Government approved the COVID-19 crisis exit strategy supplemented with proposals from the Riigikogu and other partners.
Prime Minister Jüri Ratas, head of emergency situation, emphasised that the aim of the exit strategy is to give Estonia a comprehensive approach to overcoming the crisis and to determine the bases and stages of easing restrictions on a scientific basis. “We have had to work together to get the virus under control and we have been able to overcome the most difficult moments so far. We can now gradually start to return to everyday life, mitigating the effects of the virus on society and supporting our people and businesses in emerging from the crisis stronger and more cohesive,” said the prime minister.
“I am grateful to all the partners who contributed their thoughts and efforts to the completion of the strategy document. As a result of the discussions, most of the comments and proposals submitted were included in the final version of the exit strategy which was approved by the government. Now, based on the framework of the strategy, we must start taking the necessary steps and actions to overcome the crisis, avoiding new major virus outbreaks,” said Ratas.
The prime minister added that the government’s plan to ease restrictions is flexible. “We will make decisions on a weekly basis about easing the restrictions which have been introduced to protect our health and lives. In addition to reopening scheduled treatments, we also started to ease the emergency situation measures and restrictions on the islands. From 2 May, open-air museums and outdoor areas of museums can be opened and open-air training sessions will be allowed again.” Ratas emphasised that the prerequisite for the lifting of restrictions was continued compliance with practices such as proper hygiene, adhering to the 2 + 2 rule, and wearing face masks and washing hands if necessary.
“The exit strategy provides an overall strategic framework which allows for the necessary management decisions in exiting the crisis, especially on the government committee,” said Henry Kattago, Strategy Director of the Government Office. “The strategy does not describe in detail the steps taken for different areas of life to overcome the crisis, possible additional support measures, detailed guidelines for the easing of restrictions, special conditions, or other circumstances. All these more detailed nuances will be further analysed at other decision-making levels.”
More than 100 proposals were received for the exit strategy plan which was approved and made public on 22 April by the Government Committee on reducing the spread of the coronavirus and addressing public health and economic problems. Most of the proposals were taken into account in the final document.
In order to specify the exit strategy, three sectoral sub-action plans will be drawn up with the partners to agree on activities for opening the economy, healthcare system, and borders. Thematic action plans for a longer period of time are also to be prepared by the relevant ministries.
• The Ministry of Economic Affairs and Communications will prepare an economic recovery action plan for the implementation of the strategy in May 2020, involving stakeholders and specifying economic indicators.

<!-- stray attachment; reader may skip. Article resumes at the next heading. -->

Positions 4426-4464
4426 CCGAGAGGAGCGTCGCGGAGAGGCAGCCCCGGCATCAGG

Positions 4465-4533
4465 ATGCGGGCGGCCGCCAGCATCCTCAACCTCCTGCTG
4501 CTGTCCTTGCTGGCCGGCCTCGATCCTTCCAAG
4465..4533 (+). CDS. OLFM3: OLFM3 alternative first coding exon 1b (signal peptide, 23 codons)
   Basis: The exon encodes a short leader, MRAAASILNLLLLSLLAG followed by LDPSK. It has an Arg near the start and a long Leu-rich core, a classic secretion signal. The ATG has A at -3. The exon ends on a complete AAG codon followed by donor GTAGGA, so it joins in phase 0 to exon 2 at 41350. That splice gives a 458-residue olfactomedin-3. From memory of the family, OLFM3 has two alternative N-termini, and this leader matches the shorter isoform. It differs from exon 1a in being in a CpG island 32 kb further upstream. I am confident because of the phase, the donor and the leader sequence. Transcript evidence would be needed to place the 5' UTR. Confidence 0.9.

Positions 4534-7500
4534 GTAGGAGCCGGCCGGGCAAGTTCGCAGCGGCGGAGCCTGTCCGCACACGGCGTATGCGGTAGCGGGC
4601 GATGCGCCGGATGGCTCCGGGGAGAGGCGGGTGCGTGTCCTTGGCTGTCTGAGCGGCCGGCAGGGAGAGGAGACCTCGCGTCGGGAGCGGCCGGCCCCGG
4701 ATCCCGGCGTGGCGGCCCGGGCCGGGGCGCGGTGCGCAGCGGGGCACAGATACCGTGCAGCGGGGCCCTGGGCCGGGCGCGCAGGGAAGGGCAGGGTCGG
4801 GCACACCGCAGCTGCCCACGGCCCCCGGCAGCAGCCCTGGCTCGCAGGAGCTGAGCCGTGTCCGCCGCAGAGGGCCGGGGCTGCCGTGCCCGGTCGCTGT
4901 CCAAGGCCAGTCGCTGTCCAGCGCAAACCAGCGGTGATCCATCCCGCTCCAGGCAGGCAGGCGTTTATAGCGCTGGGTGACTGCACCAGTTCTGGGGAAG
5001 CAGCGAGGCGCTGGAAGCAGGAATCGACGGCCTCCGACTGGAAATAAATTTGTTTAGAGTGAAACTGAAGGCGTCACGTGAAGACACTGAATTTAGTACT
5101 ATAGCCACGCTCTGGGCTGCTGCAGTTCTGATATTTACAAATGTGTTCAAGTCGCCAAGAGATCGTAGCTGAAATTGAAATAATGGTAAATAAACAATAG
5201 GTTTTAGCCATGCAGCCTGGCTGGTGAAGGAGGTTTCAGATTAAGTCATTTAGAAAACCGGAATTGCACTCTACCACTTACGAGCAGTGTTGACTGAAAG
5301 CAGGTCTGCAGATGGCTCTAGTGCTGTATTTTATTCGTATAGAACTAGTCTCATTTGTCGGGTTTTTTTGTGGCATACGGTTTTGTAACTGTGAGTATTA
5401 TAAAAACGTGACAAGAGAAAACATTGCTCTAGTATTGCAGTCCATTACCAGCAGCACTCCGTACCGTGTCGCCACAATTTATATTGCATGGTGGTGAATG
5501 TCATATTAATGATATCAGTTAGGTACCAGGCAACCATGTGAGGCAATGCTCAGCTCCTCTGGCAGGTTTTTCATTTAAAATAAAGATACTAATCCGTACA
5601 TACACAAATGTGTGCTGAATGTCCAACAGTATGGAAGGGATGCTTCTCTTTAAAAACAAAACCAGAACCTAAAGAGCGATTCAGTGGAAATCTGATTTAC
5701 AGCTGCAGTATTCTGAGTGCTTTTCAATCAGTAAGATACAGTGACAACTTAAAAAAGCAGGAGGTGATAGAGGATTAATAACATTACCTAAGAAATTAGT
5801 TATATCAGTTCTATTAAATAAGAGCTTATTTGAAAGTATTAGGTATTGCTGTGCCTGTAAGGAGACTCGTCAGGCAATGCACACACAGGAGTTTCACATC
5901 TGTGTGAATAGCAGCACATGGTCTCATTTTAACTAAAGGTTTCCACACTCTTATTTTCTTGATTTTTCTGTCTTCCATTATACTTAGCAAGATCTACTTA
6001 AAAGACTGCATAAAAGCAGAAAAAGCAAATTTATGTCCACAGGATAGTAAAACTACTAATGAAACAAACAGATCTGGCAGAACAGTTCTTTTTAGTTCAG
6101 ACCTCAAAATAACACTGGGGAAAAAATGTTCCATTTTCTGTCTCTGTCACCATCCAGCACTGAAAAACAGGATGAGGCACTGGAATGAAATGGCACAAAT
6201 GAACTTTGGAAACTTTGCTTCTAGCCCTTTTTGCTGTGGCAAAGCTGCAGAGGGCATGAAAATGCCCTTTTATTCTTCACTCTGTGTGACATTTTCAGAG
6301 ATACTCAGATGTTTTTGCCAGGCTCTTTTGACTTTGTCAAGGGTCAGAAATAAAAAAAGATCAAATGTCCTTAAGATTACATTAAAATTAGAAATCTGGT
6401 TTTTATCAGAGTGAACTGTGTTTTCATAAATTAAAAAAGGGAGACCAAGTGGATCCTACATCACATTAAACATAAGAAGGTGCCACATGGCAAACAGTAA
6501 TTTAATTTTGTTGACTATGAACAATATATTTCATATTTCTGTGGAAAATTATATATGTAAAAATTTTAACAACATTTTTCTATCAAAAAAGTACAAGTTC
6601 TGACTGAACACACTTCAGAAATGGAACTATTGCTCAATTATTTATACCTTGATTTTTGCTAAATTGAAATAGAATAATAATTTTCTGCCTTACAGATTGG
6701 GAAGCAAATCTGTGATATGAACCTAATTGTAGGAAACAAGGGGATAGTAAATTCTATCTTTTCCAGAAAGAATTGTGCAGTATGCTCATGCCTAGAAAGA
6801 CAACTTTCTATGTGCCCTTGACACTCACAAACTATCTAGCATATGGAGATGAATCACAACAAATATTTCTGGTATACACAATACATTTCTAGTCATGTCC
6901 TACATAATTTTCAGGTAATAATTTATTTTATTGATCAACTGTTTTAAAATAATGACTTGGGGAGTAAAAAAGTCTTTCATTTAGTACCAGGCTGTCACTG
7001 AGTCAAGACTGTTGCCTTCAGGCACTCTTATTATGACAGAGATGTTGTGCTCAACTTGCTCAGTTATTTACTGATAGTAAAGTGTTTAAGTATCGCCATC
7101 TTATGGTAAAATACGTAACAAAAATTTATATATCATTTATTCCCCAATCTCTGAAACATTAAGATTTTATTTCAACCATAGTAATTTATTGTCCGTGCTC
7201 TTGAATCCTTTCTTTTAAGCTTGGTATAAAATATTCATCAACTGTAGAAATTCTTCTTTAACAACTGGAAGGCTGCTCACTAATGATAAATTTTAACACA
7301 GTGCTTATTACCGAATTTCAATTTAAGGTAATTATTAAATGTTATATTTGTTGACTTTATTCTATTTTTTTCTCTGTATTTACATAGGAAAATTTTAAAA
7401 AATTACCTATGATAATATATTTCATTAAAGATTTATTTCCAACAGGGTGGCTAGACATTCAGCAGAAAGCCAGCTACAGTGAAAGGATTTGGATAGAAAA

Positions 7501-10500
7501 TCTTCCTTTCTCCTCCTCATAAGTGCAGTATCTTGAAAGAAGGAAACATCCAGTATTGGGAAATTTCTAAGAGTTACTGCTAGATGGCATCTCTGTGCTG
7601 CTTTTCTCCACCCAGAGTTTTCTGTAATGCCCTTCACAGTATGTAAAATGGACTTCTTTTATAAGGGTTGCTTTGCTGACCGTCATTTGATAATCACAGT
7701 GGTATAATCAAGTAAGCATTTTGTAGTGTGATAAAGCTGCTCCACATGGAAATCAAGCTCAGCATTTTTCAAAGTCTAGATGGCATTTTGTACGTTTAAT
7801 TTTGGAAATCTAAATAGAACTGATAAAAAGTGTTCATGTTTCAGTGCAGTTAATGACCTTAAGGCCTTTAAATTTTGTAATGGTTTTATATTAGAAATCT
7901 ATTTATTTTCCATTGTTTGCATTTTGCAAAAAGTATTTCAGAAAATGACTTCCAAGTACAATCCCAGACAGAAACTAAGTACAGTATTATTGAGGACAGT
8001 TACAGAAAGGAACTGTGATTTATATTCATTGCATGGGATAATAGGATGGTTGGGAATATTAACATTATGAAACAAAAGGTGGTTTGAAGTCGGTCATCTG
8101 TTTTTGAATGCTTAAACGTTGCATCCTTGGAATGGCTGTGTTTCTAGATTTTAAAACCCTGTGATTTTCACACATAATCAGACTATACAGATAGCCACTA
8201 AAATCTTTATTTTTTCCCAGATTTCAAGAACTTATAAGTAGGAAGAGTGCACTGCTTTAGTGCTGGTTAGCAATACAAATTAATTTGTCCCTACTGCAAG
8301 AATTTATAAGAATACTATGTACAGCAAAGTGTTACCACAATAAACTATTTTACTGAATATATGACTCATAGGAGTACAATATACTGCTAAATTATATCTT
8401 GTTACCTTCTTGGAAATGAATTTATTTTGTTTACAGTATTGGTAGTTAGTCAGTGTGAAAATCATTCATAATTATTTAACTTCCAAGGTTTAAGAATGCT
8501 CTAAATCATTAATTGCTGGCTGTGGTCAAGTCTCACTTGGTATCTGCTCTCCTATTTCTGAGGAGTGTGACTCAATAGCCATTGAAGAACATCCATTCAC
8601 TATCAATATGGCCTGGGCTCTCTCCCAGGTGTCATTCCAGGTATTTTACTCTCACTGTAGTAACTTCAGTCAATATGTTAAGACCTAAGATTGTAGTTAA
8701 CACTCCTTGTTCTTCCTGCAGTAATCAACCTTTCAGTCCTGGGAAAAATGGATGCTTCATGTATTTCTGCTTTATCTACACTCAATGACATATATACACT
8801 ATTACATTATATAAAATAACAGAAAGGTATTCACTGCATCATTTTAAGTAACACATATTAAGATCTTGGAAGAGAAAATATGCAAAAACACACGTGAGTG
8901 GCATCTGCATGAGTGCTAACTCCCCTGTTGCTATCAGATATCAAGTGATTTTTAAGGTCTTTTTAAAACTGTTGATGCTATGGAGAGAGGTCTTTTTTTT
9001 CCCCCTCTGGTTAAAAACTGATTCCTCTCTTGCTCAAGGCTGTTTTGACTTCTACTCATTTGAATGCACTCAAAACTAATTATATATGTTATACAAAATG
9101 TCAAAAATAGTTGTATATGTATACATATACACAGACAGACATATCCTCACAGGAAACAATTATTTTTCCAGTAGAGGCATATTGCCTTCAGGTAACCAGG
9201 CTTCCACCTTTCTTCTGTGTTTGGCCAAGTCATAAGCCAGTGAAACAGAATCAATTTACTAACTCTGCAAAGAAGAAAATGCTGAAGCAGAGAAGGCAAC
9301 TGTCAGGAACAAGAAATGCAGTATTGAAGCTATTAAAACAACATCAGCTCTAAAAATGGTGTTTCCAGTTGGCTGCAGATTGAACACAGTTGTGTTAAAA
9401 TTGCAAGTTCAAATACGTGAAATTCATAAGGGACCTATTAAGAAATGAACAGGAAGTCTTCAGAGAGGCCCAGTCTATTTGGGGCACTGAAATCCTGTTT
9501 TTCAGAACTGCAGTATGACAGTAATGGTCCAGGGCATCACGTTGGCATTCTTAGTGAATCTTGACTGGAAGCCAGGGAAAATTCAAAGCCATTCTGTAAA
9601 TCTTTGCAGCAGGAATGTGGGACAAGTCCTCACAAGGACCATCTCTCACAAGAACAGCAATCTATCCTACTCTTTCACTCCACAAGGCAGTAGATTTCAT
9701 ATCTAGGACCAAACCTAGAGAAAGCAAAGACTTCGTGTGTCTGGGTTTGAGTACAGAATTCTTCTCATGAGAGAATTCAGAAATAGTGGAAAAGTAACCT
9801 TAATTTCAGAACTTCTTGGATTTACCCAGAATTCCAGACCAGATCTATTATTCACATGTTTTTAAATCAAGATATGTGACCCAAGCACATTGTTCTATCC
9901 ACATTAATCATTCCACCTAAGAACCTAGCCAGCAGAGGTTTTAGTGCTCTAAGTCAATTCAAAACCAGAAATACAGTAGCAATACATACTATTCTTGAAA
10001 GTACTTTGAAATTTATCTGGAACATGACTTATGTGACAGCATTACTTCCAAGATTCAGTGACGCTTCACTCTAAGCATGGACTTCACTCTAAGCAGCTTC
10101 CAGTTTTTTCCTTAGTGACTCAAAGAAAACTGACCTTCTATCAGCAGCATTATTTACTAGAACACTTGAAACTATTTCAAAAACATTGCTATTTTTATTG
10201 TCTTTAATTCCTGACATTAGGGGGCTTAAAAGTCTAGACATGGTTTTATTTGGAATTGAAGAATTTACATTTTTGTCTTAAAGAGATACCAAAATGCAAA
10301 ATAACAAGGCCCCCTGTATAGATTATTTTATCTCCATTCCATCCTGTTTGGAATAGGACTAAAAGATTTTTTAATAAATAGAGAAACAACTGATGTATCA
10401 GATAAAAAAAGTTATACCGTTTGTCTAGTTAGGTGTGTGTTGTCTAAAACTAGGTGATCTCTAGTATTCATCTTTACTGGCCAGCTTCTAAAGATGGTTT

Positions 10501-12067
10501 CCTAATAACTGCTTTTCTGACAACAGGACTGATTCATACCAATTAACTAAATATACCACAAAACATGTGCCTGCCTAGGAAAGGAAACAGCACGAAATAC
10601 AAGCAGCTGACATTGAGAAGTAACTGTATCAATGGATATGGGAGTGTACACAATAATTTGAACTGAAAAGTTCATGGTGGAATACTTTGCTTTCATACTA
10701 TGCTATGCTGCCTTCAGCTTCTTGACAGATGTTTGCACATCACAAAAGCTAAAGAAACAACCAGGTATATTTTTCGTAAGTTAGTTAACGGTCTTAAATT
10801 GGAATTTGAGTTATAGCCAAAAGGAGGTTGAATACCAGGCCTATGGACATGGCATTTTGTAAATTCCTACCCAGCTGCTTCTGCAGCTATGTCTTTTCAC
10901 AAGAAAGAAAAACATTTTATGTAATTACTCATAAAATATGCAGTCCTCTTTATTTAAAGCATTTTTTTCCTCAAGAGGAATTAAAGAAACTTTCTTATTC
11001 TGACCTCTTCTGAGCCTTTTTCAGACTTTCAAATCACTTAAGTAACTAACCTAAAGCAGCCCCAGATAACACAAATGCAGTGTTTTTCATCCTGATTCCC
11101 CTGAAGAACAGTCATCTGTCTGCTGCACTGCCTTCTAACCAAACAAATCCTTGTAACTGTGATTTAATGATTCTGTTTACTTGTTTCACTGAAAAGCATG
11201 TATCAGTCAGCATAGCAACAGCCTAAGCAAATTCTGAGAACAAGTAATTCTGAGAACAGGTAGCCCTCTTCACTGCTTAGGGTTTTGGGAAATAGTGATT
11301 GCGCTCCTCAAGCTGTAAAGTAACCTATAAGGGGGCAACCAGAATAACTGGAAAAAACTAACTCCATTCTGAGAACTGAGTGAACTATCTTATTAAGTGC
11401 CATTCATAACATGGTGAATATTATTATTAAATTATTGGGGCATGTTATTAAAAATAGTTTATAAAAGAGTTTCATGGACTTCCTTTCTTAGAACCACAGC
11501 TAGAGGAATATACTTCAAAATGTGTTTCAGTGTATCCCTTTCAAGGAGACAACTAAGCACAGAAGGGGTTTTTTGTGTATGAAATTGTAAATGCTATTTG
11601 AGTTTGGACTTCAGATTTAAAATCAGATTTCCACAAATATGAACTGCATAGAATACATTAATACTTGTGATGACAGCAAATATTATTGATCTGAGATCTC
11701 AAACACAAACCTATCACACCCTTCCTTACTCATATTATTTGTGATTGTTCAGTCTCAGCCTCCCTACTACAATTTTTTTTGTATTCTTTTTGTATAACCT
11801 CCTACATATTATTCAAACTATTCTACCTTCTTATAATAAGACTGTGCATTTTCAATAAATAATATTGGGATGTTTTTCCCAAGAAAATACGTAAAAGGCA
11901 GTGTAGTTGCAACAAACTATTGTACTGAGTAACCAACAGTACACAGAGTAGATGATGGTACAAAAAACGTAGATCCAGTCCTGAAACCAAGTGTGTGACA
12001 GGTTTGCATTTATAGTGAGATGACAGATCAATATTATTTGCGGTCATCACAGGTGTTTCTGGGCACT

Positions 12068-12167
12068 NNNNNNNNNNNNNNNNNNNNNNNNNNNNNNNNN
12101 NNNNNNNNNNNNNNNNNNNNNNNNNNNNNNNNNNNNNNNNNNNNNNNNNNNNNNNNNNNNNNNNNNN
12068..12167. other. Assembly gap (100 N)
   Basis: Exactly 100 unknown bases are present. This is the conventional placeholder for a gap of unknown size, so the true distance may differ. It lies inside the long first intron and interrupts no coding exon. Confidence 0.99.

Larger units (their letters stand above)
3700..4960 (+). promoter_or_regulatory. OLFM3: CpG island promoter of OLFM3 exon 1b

• In May 2020 at the latest, the Ministry of Social Affairs is to draw up a health system preparedness plan to deal with any new outbreaks of COVID-19 which includes the development of an early detection and contact monitoring system.
• The Ministry of Foreign Affairs, in co-operation with partner countries and stakeholders, is to draw up an action plan for the free movement of goods and people.
In addition, it was decided to supplement the list of economic indicators in the strategy and include higher and vocational education in its approach to easing restrictions in the field of education. A number of proposals also addressed in detail the specific conditions and guidelines for easing restrictions – these will be forwarded to the relevant authorities, which will analyse the specific conditions for easing restrictions and develop guidelines.
Last week, the document was sent to Riigikogu factions and partners. During the public consultation, the factions and members of the Riigikogu and nearly 15 non-governmental organisations submitted their proposals for the exit strategy: Estonian Employers’ Confederation, Estonian Chamber of Commerce and Industry, Confederation of Estonian Trade Unions, Estonian Academy of Sciences, Estonian Banking Association, Estonian Association of Small and Medium-sized Enterprises (EVEA), Estonian Traders’ Association, Estonian Hotel and Restaurant Association, Estonian Association of Travel Agents, Estonian Food Industry Association, University of Tartu, Estonian Spa Association, MTÜ Eesti Konverentsibüroo, Estonian Renewable Energy Association, BLRT Grupp, a number of experts, the research council for combating COVID-19, and managers of major Estonian hospitals.
The exit strategy is divided into three stages. The first stage was the escalation of the infection outbreak. Currently, we are in the second stage – the stabilisation stage – where we can slowly roll back the restrictions that were imposed. The third stage is returning to everyday life, which also includes readiness for another possible disease outbreak. The imposed restrictions have been set in chronological and priority order, and their effect on the spread of the infection has been assessed. Restrictions will be lifted in stages when certain conditions are met and if the agreed metrics allow it.